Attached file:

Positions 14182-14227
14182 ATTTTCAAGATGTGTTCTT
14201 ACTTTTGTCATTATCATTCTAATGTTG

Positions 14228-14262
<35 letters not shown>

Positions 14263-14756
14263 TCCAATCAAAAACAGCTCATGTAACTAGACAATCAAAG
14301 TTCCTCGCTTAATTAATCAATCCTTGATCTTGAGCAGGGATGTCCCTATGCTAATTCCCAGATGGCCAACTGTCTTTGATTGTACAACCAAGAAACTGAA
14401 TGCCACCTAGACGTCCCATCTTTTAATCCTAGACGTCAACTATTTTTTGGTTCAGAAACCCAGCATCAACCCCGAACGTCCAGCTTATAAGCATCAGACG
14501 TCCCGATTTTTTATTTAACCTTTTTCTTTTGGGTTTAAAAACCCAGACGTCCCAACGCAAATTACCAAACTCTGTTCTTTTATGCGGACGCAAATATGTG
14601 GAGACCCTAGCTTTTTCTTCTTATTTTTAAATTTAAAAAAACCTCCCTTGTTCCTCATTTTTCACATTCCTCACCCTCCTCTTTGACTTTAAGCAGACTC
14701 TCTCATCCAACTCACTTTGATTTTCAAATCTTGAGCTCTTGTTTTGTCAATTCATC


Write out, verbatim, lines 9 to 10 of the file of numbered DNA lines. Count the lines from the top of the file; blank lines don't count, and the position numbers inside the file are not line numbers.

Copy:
14401 TGCCACCTAGACGTCCCATCTTTTAATCCTAGACGTCAACTATTTTTTGGTTCAGAAACCCAGCATCAACCCCGAACGTCCAGCTTATAAGCATCAGACG
14501 TCCCGATTTTTTATTTAACCTTTTTCTTTTGGGTTTAAAAACCCAGACGTCCCAACGCAAATTACCAAACTCTGTTCTTTTATGCGGACGCAAATATGTG